People is always asking me when I'm going to post on the blog again. I never know in advance, but it would help if I had topics or questions to answer. That's why I want people to leave more comments. Also, you'll notice that a lot of the things I say are confusing. This is because I want you to ask questions. You can use the convenient comment system on this page, or Facebook. Or give me a question in meatspace, and I'll retype it from meat memory. To get this going, here are some Frequently Asked Questions that I'm honestly not making up, except for the second one:
Q: When are you going to post on the blog?
A: See above.
Q: What if I'm reading this upside down?
A: Then I guess you're screwed.
Q: Did you go to Iraq?
Q: Have you ever regretted joining the Marines?
A: Not for a second. There is plenty of bullshit to deal with, but it's no worse than the kind of bullshit out in the real world. It's just different. And I like variety.
Q: Why do they always send the poor?
A: The poor will do anything. I met a guy who would drop a nuke in a bug hole for a six pack.
Q: Why not active duty?
A: Field day. It's a weekly cleaning marathon and inspection, where you lose points for each speck of dust found. That's the kind of stuff I don't want to live with constantly. If I'm spending any great deal of time on duty, I at least want to be in another country.
Q: Oh, so it's all about you, right?
A: Semper I.
Q: Why don't you write about your drill weekends?
A: They're boring as hell. There are fun things that happen, but they don't translate well to written description. One thing I was surprised to learn about Marines was that they're funny as fuck, especially those who have been in for a few years. The Corps inadvertently trains us in expert comic timing and phrasing. It was funny how it clashed with my sense of humor, which is so much slower and deeper and harder to penetrate. Also, mine is completely portable between written and spoken media. I talk like a robot, which is lots of fun in itself. But they don't, so there isn't much to write about. I would smuggle out some video, but I don't want to go to nude prison.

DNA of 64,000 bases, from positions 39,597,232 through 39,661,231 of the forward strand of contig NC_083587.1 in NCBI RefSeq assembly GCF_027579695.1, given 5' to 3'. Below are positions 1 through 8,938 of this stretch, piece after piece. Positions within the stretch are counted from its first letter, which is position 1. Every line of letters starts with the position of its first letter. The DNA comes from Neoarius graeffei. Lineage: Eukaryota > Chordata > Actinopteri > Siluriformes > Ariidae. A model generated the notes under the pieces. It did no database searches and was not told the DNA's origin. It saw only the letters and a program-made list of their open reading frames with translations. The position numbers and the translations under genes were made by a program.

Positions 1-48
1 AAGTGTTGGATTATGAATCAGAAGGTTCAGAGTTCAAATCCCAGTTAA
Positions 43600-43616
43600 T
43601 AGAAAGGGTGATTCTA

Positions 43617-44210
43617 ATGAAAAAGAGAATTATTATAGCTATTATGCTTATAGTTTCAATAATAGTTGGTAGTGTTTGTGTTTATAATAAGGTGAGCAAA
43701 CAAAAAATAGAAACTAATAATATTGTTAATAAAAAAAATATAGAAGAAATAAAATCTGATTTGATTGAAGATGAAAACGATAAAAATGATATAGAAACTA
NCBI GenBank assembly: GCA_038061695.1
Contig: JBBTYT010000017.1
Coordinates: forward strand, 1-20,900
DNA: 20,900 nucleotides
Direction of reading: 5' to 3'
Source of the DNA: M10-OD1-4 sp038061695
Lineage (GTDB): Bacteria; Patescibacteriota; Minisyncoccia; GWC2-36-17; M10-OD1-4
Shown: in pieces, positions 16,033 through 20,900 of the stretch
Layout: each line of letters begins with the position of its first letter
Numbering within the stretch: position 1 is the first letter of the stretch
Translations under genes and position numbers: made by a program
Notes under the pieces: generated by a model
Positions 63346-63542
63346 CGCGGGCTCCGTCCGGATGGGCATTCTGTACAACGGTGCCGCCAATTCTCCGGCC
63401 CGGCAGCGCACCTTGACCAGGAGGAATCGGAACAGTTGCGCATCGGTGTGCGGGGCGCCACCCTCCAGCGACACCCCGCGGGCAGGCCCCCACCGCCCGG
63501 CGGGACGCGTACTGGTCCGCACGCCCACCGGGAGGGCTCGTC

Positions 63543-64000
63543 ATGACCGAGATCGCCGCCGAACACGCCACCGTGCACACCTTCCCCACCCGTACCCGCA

Q: Why is your name Black if you're white?
A: I was actually born black, but I was so black that I absorbed all the sunlight in the hood.
Meanwhile, I finally saw Battle: LA. When I first read about it, I thought it was going to be a really terse musical. Seriously though, I was warned how formulaic and twistless it would be. But I was still surprised by the lack of surprise in this movie. Before the aliens even show themselves, a grunt tells his peeps to get ready for combat. Somehow he knew the aliens would be using infantry. It's impossible to explain how deeply infused this movie is with unsurprise. This is the opposite of what science fiction is supposed to be. How did this happen?
It's the perfect example of what happens to every mature science fiction subgenre.* A Hollywood producer sits in his office with assistants twiddling his thumbs, and thinks to himself, "Nobody's done a ______ movie just right yet." So he digs up the peaceful corpse of an HG Wells classic, reanimates it with the latest technology and gritty realism, and lets it loose to feast on the souls of the public. I'm not happy about my eaten soul, but it was worth it. We finally have an alien ground war movie done just right.
*Yes, I had to get up and take a cry break after typing that sentence.